The maximum rent increase for private sector homes was adopted by the Senate this week and the rent freeze for social tenants is also final. On July 1, almost all tenants in the Netherlands are faced with rent increases every year, but this year everything is different.
Four out of ten Dutch people rent a house, more than half of them from a corporation. It is complicated to find out which scheme applies to each home. Roughly speaking, there are three possibilities: the rent will go down (applies to 260,000 tenants), it will remain the same (applies to 2.5 million tenants), or it will increase by a maximum of 2.4 percent (applies to hundreds of thousands of free sector tenants).
First it is important to know which category you belong to. The Woonbond has a checklist for this. You are a social tenant if you paid basic rent below the liberalization limit at the start of your lease. Then the rent is protected by the points system. This year, the limit is 752 euros, but you may still be a social tenant if the rent is above that.
You then have to find out whether you are renting from a housing association, or from a real estate company or private owner. “With all types of landlords it is possible that you rent socially, if the home remains below the number of points, so that the price is protected”, says Marcel Trip of the Woonbond.
Rents are going down for tenants who …
- rent a social home from a housing association (no free sector or private rent).
- living in a single-family house / apartment / flat house / porch house: (does not apply to rooms, caravans and pitches).
- pay a rent that is higher than EUR 633.25 for one and two-person households
- pay a rent that is higher than 678.66 euros for households of three or more persons
- have an income of less than 23,725 euros per year. For single-person households under the state pension age
- have an income of less than EUR 32,200 per year. For multi-person households under the state pension age
- have an income of less than 23,650 euros per year. For single households with an AOW entitlement age
- have an income of less than EUR 32,075 per year. For multi-person households with an AOW entitlement age.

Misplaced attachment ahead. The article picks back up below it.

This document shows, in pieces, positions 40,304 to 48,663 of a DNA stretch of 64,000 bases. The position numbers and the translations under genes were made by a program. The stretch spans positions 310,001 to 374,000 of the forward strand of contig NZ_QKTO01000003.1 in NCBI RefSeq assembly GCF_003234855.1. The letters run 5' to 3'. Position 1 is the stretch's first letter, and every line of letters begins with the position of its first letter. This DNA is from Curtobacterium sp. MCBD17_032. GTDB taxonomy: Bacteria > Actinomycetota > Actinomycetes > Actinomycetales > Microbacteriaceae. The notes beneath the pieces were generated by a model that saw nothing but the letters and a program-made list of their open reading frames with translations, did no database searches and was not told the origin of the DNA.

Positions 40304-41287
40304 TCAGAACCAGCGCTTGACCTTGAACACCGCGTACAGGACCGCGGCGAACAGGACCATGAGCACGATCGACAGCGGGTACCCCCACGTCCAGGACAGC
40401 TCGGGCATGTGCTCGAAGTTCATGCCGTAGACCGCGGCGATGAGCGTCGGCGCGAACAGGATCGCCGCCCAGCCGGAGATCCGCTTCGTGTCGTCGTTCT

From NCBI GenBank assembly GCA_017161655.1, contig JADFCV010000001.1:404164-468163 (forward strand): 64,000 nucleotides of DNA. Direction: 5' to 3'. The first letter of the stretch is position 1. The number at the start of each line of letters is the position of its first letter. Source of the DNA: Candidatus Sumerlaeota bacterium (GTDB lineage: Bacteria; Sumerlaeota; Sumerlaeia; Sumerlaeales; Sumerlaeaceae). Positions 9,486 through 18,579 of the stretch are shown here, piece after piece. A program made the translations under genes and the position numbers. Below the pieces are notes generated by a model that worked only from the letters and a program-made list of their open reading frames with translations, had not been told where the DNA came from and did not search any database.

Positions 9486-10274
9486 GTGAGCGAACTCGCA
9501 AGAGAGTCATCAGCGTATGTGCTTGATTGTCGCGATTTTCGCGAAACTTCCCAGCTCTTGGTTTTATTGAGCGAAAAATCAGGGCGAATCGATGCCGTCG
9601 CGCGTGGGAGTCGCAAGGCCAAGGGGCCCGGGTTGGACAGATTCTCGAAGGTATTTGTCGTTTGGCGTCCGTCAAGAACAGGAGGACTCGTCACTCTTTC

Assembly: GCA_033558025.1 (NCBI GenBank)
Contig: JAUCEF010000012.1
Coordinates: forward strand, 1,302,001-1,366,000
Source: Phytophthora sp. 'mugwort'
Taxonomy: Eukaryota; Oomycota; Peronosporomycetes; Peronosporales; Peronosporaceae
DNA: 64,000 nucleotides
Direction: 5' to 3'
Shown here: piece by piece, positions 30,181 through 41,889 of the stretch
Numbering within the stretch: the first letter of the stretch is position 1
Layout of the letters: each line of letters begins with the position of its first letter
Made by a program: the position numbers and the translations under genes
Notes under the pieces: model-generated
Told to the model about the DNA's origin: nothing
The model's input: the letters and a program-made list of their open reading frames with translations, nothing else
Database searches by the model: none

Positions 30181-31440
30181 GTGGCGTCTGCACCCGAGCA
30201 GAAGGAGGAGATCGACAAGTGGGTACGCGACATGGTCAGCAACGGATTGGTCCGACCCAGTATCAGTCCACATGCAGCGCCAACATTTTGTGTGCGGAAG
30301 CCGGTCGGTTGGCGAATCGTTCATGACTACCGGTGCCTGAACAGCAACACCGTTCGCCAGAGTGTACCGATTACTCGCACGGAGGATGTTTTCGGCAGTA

The income of children under the age of 27 is not included. If the above conditions were applicable in 2019, as a tenant you probably do not have to do anything and the rent reduction will be implemented automatically. “But no tax information is available yet for 2020,” says Marcel Trip. “Suppose you have started to earn less thanks to corona, this is common, of course, then you have to indicate to your corporation that you are entitled to the rent reduction.” How much the rent will go down differs per household.
Rent freeze applies to all social tenants
Then the rent freeze. After the fall of the cabinet, the VVD suddenly voted in favor of this measure, which applies once to all social tenants in 2020. If you still have to deal with a rent increase announced by your landlord, you can dispute it. The Woonbond has prepared a standard letter that you can then send. No effect yet? Then report to the Huurcommissie.
Submitter of the motion Sandra Beckermann of the SP states that the freeze applies to all social tenants, including people who rent privately, but below the social rent limit. Also for room tenants (usually students). There will be an allowance for landlords who miss out on income. 200 million euros will be released for this from an investment fund for companies.
Rents in the private sector up to a maximum of 2.4 percent
If you have a rented house with a rent that was above the liberalization limit at the start of the contract, you have probably been screwed a lot in recent years. Thanks to the tightness in the housing market, landlords were able to raise prices considerably, unless a maximum rent increase was described in the contract.
The rents of homes in the private sector may increase by a maximum of 2.4 percent for existing tenants on 1 July 2021. This is determined on the basis of inflation (1.4 percent) plus 1 percent. “That maximum of 2.4 percent therefore applies to all tenants in the free sector, unless there is a lower percentage in your contract,” said Trip. “Then the landlord must maintain that percentage.” The rent may increase more quickly when the occupant changes. There is no maximum for this.
And what if a landlord does not comply? “Then the tenant may report to the Tenancy Committee for the first time, within four months of the new rent becoming effective. That is an important first step towards greater consumer protection for this group. However, they are still not allowed to go to the rent committee if something is wrong maintenance of the house. ” The Woonbond has a standard letter for tenants who do not want to go directly to the Rental Committee.
Source site www.nu.nl